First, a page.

Is it worth hiring a personal trainer?

You’ve probably asked yourself this question before, with multiple things telling you that it’s not worth hiring a personal trainer. You may be right in some circumstances, but wrong in others. Let’s delve into why hiring a personal trainer could be right for you. Firstly, I may be biased in my approach, but I do mostly see the side of things where clients achieve results. I’ll do my best to keep it critical. 


I guess the first thing to address is the most obvious reason why people don’t hire personal trainers; the cost. If personal training at your local gym was free, would you do it? Most people would, because why not? You would (in most cases) get expert advice, nutritional guidance, a programme built for your individual needs, someone to be accountable to and a faster route to your goals. All for free, wouldn’t that be great?

However, personal training does come at a cost and with PT’s charging by the hour, it can rack up to be a fair investment. But, that’s exactly what you’re doing; investing. By hiring a trainer, you’re investing in yourself, investing in your goals and confirming that you’re serious about the change you want to make.

As with any investment, there needs to be an element of trust in the people involved. You wouldn’t invest in a company that pitches you a half-assed pitch, with a poor presentation and numbers that don’t quite add up. So, take that same approach with a trainer. Ask them about their experience, understand their background, look at previous client results and ensure they’re educated. If a trainer has invested time into themselves, you can be sure they’ll invest their time in you. If you want to find out more about my background, you can do so here. Is cost is a potential issue for you? Then why not consider a more affordable personal training approach such as online coaching instead? 

You can do it yourself right?

Another block in the road on your way to hiring a personal trainer, may be the fact that you can probably do it yourself right? With an abundance of information online, social media spewing out workouts and your local gym rats all sharing their insider tips; why hire a personal trainer? Well, if you’re reading this article, then the chances are you haven’t reached your goals. If you have, then excellent! Well done for you, pat yourself on the back. But, because you’ve reached your goals, does that make you qualified to give advice to others? Your goals and someone else goals may be similar, but the path laid in front of you may be very different.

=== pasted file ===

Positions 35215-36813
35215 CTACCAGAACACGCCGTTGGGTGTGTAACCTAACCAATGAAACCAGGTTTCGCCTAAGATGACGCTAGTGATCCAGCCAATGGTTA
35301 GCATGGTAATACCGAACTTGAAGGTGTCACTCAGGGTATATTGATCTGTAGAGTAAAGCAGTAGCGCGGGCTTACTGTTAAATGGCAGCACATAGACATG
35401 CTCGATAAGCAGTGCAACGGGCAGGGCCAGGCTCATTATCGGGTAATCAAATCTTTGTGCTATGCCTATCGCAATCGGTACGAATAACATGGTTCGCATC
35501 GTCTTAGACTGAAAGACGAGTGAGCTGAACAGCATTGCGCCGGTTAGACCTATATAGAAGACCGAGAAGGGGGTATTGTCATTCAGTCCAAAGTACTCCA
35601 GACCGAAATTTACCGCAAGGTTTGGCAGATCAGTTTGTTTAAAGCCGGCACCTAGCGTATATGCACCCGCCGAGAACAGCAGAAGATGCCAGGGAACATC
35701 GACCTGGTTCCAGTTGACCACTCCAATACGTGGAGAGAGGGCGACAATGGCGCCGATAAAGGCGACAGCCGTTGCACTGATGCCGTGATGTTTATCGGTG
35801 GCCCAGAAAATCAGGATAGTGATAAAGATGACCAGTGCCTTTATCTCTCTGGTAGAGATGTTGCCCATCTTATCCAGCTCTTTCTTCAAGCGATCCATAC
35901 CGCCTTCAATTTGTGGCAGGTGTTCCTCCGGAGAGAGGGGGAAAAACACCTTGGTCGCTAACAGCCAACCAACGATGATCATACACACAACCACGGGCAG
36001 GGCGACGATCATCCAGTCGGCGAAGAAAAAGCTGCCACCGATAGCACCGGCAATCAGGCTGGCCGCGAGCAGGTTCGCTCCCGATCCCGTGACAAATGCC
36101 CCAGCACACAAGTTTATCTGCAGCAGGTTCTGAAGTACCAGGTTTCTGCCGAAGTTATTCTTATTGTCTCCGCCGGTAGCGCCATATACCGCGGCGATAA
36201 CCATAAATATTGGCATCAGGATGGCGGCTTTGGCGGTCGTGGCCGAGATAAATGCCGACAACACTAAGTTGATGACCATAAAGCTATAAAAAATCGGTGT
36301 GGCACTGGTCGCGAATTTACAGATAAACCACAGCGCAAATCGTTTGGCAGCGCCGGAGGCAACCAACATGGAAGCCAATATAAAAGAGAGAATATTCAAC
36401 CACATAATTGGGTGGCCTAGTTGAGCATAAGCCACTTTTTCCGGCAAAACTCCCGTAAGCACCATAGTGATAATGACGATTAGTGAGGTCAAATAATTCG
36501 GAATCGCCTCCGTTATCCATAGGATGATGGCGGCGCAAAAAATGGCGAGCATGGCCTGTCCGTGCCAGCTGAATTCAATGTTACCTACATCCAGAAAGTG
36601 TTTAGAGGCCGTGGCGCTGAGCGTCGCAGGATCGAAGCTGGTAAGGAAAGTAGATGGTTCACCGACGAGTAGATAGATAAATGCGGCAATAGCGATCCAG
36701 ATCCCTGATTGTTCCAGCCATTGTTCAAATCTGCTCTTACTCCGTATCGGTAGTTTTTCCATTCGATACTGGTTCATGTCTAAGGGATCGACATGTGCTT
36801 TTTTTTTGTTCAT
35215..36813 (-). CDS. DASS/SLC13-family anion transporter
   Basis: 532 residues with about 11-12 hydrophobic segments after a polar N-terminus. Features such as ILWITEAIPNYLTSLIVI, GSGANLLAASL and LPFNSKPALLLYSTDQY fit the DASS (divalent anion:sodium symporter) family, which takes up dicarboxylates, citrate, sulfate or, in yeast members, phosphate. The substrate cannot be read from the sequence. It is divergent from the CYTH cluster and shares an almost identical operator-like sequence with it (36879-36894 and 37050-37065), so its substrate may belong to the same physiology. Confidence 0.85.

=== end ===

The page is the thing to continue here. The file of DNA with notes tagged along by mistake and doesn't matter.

See, the key thing to consider is that what works for one doesn’t necessarily work for another. Our genetics, physiologies, psychologies, personal lives and environment are all different. These all play a role in developing the best route for you to reach your goals. If I live in London and you live in Liverpool, we can both meet at the same place; but we’d take very different routes to get there.

Free information you come across online isn’t necessarily false; it just often lacks context as you don’t understand how (or if) that applies to you personally. Read some of my Articles and Training Tips and feel free to contact me with any questions.


Ever seen a particular stereotype or interpretation of the personal trainer? Then you may have been put off from the get-go. Admittedly, there are many a meathead personal trainer in the world that will fit all the traditional stereotypes. However, personal training has evolved so much in recent years. With degree’s on offer in a multitude of fields, from biomechanics, physiology, exercise psychology and strength and conditioning; you may be surprised on the depth of understanding your trainer has.

Once again, you need to make sure you do your screening. As per the investment discussion earlier, you wouldn’t invest in something that you’re not confident will develop you a return. A personal trainer doesn’t have to be degree educated; it just makes them stand out a little bit more due the 3-year minimum that they’ve already put in. Personal training courses are highly accessible, so regulation in the industry is low and you can’t be certain someone has maintained or improved their knowledge.

Although a degree background is a good place to start, there are a vast number of other certifications that validate a trainer; including the UKSCA (UK Strength and Conditioning), ACSM (American College of Sports Medicine) and NASM (National Academy of Sports Medicine). This isn’t to bash those who don’t have these (and there are many others not mentioned) but think of your own industry and whether there are certain qualifications that certify your skillset among your peers. 


The last point to touch on is time. You may feel like you just don’t have the time to commit to a personal trainer, which in some cases may be right. But, if you have time to go to the gym and workout on your own, then you definitely have time for a personal trainer. The excuse of not having the time to commit to a trainer, is often last on the list as it’s used to re-affirm your excuses to yourself. Excuses sound best to the person that’s making them up after all.